Originally performing live as a retro-rock group which began in December 2013, the band widened their sound when Danielle Egan (keys/synths) joined founding members Darren Keegan (guitar/vocals), Daryl Hogan (drums) and Shane Fitzgerald (guitar).
Fitzgerald departed the group soon after and the remaining trio pushed the band through a complete remake, emerging with over an hour of recorded material in the winter of 2015.
Subsequently, ‘Under Stolen Skies,’ the band’s debut album was released.
The album was self-recorded in a 200 year-old house in the shadow of the Slieve Bloom Mountains in the Irish midlands, with Hogan, a qualified record engineer, overseeing the recording.
Soon later the band teamed up with Dura Gesta Records, a subsidiary of Domestic Genocide Records, based in Michigan in the United States.
This early trans-Atlantic relationship saw Dura Gesta Records release Unkindness Of Ravens first album, ‘Under Stolen Skies’ in November 2015.
A video for the song ‘Leanan Sídhe’ was also released, which was filmed and produced by the band and set in the other-worldly karst landscape of the Burren and their home in the Slieve Bloom Mountains. Filming the video saw the band visit the Pollnagollum Caves, which inspired J.R.R. Tolkien to create the character Gollum in the Lord of the Rings.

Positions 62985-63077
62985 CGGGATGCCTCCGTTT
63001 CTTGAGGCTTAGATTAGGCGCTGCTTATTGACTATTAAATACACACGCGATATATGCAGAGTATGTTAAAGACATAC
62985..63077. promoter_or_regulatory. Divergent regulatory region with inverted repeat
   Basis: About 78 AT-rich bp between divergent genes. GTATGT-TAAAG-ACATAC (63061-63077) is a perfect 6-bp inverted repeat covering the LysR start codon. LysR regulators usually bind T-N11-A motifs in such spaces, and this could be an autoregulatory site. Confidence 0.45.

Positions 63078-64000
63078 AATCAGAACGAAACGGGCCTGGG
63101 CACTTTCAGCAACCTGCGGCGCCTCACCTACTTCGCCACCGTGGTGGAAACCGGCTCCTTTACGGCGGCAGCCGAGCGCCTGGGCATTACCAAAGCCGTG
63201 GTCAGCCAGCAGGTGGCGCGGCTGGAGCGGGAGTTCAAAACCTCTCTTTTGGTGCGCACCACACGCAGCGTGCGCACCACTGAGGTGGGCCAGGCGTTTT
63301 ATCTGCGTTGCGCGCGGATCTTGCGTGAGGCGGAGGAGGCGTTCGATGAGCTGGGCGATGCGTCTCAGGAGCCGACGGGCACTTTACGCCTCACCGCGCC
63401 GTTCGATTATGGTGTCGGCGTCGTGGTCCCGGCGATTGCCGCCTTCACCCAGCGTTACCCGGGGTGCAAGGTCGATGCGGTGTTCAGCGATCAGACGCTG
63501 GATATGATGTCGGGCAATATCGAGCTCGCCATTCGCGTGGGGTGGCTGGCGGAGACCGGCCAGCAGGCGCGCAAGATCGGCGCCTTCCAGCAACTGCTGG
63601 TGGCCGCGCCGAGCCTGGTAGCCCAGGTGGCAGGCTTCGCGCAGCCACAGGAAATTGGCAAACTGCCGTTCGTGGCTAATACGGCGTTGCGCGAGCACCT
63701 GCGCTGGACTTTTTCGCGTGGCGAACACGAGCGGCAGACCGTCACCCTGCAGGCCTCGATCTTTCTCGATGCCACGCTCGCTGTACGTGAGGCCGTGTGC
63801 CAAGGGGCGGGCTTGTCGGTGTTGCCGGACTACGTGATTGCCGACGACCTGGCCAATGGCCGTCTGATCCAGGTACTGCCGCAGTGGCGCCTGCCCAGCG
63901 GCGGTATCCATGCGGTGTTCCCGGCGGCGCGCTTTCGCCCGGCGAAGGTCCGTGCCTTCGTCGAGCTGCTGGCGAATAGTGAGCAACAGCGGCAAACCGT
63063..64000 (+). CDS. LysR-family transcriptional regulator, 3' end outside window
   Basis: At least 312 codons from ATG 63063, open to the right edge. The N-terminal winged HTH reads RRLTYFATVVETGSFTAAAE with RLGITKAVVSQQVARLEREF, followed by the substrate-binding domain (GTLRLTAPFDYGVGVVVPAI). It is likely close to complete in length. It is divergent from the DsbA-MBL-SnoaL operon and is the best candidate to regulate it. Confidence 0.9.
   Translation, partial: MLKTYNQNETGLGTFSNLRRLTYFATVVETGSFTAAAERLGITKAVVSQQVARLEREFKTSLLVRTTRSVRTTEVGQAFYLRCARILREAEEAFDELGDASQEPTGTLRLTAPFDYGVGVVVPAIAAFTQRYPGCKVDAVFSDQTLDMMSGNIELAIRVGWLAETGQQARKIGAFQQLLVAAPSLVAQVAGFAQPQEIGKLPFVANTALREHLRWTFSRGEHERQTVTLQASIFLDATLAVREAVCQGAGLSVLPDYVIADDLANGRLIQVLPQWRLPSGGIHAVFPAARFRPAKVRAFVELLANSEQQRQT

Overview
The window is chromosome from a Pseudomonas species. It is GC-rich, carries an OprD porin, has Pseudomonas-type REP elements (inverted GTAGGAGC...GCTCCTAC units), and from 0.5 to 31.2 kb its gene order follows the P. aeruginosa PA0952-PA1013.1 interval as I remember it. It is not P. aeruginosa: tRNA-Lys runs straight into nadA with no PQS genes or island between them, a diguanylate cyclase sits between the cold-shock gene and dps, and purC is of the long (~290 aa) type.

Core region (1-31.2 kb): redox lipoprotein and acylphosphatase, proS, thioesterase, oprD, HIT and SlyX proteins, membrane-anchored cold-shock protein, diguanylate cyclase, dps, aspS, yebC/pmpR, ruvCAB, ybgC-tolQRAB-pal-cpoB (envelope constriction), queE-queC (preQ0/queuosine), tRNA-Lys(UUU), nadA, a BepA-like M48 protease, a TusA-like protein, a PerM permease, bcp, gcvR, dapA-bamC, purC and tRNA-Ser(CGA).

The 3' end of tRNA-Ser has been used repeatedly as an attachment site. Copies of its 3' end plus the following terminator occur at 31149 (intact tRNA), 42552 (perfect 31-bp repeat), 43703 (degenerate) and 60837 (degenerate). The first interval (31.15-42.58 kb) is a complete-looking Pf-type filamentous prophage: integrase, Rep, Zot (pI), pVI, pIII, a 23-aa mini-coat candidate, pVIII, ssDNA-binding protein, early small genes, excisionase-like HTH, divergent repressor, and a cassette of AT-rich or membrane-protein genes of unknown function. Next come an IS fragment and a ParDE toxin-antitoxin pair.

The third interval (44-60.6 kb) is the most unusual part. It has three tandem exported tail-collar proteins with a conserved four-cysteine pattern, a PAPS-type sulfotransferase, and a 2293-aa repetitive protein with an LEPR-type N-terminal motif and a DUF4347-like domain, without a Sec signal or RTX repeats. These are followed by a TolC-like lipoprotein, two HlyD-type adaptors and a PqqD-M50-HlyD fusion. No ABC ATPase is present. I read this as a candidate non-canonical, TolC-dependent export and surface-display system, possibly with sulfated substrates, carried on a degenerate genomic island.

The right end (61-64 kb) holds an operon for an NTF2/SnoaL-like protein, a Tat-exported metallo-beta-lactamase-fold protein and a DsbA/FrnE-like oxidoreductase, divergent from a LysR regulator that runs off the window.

The video became a showcase for the band’s style and aesthetic; with down-tuned string arrangements as a backdrop to organ and distorted violin, vocal harmonies and reverb drenched distorted guitars.
In 2016 the band took to the road and expanded the lineup to include Philly Brett on bass and the return of Shane Fitzgerald on guitar. In 2016 the band played at the Siege Of Limerick Festival and visited Eastern Europe for the first time to perform at the Electric Meadow Festival near Lviv in western Ukraine.
February 2017 saw the band release their second album – a 100-minute-long double album titled ‘The Perfect Dark’ on Domestic Genocide Records.
The album’s release was accompanied by a video for the first single – ‘The Wolf and the Hound’ and again the entire album was self-recorded in the same old house in rural Ireland.
The video was filmed by the band in nearby Leap Castle and the infamously haunted Bloody Chapel, a site known worldwide for its dark history and reputation for paranormal activity.
In early 2018 Shane Fitzgerald left the group and Unkindness Of Ravens announced they intend to continue as a four-piece group and release their third album, ‘Beautiful Tragedies’ on new Irish label Wolftrap Records.